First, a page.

3. Real estate is emerging as an AV battleground
As leading AV companies seek to bring robotaxis to market, their competition could extend from AI-powered software into real estate, Zoox's Rob Toews writes for Axios Expert Voices.
The big picture: Today's ride-hailing companies are software-only platforms. But as AV technology goes commercial, companies that plan to own and operate fleets of robotaxis — including Waymo and GM Cruise — will need a considerable footprint to store, clean, refuel and repair thousands of vehicles.
Where it stands: AV companies are focusing their robotaxi efforts on cities, which offer the densest population centers and largest markets.
Details: Within each launch city, robotaxi operators need to find property that satisfies a particular set of requirements to support their go-to-market efforts — such as a large area in a strategic location near busy neighborhoods and an electric substation.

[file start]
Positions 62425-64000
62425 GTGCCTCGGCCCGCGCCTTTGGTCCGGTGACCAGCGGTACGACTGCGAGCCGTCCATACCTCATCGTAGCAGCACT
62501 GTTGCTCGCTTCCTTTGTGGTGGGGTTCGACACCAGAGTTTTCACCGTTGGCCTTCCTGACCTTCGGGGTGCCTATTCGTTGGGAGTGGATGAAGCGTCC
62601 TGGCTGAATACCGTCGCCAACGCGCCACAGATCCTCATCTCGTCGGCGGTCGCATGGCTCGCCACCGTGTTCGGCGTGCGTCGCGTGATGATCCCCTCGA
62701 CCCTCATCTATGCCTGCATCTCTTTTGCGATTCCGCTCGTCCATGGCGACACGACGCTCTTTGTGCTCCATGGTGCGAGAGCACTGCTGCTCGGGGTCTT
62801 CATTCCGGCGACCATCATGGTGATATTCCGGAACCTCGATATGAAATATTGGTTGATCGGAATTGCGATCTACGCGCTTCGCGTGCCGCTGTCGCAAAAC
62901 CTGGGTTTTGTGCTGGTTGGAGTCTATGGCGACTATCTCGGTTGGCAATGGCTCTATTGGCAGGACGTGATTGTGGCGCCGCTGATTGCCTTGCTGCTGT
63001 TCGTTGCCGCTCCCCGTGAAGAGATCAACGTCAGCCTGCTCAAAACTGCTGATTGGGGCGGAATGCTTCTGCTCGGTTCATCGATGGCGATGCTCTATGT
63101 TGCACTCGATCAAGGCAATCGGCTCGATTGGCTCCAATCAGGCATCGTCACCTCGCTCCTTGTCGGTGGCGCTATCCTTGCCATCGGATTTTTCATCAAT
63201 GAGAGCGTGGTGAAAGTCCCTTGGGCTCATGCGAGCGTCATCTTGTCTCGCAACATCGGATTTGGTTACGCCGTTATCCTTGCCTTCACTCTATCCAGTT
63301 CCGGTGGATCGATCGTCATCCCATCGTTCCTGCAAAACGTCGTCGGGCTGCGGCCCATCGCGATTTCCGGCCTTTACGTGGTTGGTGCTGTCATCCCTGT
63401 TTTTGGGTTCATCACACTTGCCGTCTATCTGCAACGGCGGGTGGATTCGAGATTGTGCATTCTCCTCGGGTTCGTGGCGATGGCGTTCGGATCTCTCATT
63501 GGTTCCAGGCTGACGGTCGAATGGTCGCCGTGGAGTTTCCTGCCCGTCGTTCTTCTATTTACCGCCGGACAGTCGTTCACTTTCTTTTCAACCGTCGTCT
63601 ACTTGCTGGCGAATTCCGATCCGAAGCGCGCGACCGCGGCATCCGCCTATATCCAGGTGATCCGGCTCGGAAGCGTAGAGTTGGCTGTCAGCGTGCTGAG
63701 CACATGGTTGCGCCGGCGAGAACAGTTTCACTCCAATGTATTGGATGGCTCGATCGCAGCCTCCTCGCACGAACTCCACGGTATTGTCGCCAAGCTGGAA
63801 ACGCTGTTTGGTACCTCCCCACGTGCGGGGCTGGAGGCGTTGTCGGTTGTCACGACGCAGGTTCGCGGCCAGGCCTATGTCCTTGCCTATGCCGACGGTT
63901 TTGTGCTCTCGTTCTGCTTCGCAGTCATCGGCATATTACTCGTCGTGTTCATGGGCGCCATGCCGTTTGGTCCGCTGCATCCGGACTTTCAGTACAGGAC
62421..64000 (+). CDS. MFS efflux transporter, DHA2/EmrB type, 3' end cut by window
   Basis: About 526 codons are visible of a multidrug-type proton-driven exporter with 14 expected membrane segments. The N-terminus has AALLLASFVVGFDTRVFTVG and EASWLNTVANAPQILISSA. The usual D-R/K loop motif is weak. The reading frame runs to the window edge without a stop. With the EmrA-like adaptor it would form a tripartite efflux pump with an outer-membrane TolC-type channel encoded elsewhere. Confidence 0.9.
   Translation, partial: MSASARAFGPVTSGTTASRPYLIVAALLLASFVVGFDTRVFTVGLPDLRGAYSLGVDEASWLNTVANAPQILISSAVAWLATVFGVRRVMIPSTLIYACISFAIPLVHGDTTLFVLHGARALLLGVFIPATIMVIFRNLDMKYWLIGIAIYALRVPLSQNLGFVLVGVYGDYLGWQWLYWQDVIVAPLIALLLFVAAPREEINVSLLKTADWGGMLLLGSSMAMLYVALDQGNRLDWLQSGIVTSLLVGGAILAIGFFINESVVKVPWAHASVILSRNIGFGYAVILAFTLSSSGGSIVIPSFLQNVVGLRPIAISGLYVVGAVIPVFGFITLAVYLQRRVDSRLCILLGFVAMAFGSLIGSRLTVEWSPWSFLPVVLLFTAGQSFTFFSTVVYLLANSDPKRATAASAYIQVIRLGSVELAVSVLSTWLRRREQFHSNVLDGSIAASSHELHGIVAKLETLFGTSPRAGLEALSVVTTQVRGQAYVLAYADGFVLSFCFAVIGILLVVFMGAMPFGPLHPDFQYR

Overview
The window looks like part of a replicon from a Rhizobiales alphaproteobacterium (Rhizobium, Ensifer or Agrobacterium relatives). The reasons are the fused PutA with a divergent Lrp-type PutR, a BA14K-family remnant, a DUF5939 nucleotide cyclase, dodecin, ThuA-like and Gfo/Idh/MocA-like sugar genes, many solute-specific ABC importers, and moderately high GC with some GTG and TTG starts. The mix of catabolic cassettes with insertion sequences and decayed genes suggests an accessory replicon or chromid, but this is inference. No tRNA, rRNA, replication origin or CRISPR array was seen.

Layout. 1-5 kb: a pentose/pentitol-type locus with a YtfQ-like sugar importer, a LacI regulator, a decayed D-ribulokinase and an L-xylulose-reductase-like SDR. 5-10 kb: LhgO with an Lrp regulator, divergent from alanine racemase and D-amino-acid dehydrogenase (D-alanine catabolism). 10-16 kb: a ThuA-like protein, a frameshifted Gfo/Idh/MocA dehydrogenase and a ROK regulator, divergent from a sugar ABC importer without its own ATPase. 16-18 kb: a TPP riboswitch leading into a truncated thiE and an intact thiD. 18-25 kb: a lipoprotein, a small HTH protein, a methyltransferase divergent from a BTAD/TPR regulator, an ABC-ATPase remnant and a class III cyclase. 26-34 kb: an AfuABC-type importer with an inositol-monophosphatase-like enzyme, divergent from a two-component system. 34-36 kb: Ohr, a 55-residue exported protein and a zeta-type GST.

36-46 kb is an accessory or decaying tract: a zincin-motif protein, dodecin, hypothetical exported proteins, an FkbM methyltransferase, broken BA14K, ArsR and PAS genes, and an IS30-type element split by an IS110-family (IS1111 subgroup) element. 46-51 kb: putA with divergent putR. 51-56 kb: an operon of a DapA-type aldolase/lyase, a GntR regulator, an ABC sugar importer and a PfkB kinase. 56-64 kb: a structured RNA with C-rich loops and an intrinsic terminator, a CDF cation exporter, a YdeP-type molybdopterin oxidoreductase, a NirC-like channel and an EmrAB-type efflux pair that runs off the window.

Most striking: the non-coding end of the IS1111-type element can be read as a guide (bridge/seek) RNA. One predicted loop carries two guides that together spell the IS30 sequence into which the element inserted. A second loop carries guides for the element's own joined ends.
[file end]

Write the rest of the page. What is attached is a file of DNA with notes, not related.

The catch: The U.S. has a finite number of large and attractive launch cities, particularly after factoring in regulatory and climate considerations. And in any given city, there are limited real estate parcels that will check all of these boxes.
The bottom line: As more companies get serious about bringing robotaxi services to market, real estate strategy could become an increasingly important part of the AV competition. Expect plenty of land grabs.
Go deeper: Read the full post.
Toews works on strategy at Zoox and is the co-founder of SHFFT, a Stanford-Harvard group interested in the future of transportation.